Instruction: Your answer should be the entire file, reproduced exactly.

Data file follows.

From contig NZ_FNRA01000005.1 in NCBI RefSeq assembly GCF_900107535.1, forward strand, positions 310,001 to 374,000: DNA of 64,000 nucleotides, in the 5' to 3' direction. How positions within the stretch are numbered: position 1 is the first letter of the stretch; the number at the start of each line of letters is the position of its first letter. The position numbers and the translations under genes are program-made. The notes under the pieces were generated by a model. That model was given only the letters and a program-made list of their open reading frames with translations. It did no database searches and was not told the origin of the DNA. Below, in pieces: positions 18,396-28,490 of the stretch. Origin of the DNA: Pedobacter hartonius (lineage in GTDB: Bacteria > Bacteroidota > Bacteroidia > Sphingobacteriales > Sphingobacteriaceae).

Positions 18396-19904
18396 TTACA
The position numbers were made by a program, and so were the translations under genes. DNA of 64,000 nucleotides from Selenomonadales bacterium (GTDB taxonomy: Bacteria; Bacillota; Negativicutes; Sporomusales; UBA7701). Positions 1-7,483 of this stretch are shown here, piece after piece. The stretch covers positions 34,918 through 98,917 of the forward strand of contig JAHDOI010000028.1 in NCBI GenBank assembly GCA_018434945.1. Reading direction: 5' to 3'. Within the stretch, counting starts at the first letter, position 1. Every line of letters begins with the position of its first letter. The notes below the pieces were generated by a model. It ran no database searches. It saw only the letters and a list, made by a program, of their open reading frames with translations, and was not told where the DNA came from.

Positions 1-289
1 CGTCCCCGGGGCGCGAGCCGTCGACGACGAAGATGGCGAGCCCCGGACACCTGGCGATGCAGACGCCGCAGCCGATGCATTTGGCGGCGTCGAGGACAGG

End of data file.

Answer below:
From contig NZ_FNRA01000005.1 in NCBI RefSeq assembly GCF_900107535.1, forward strand, positions 310,001 to 374,000: DNA of 64,000 nucleotides, in the 5' to 3' direction. How positions within the stretch are numbered: position 1 is the first letter of the stretch; the number at the start of each line of letters is the position of its first letter. The position numbers and the translations under genes are program-made. The notes under the pieces were generated by a model. That model was given only the letters and a program-made list of their open reading frames with translations. It did no database searches and was not told the origin of the DNA. Below, in pieces: positions 18,396-28,490 of the stretch. Origin of the DNA: Pedobacter hartonius (lineage in GTDB: Bacteria > Bacteroidota > Bacteroidia > Sphingobacteriales > Sphingobacteriaceae).

Positions 18396-19904
18396 TTACA
The position numbers were made by a program, and so were the translations under genes. DNA of 64,000 nucleotides from Selenomonadales bacterium (GTDB taxonomy: Bacteria; Bacillota; Negativicutes; Sporomusales; UBA7701). Positions 1-7,483 of this stretch are shown here, piece after piece. The stretch covers positions 34,918 through 98,917 of the forward strand of contig JAHDOI010000028.1 in NCBI GenBank assembly GCA_018434945.1. Reading direction: 5' to 3'. Within the stretch, counting starts at the first letter, position 1. Every line of letters begins with the position of its first letter. The notes below the pieces were generated by a model. It ran no database searches. It saw only the letters and a list, made by a program, of their open reading frames with translations, and was not told where the DNA came from.

Positions 1-289
1 CGTCCCCGGGGCGCGAGCCGTCGACGACGAAGATGGCGAGCCCCGGACACCTGGCGATGCAGACGCCGCAGCCGATGCATTTGGCGGCGTCGAGGACAGG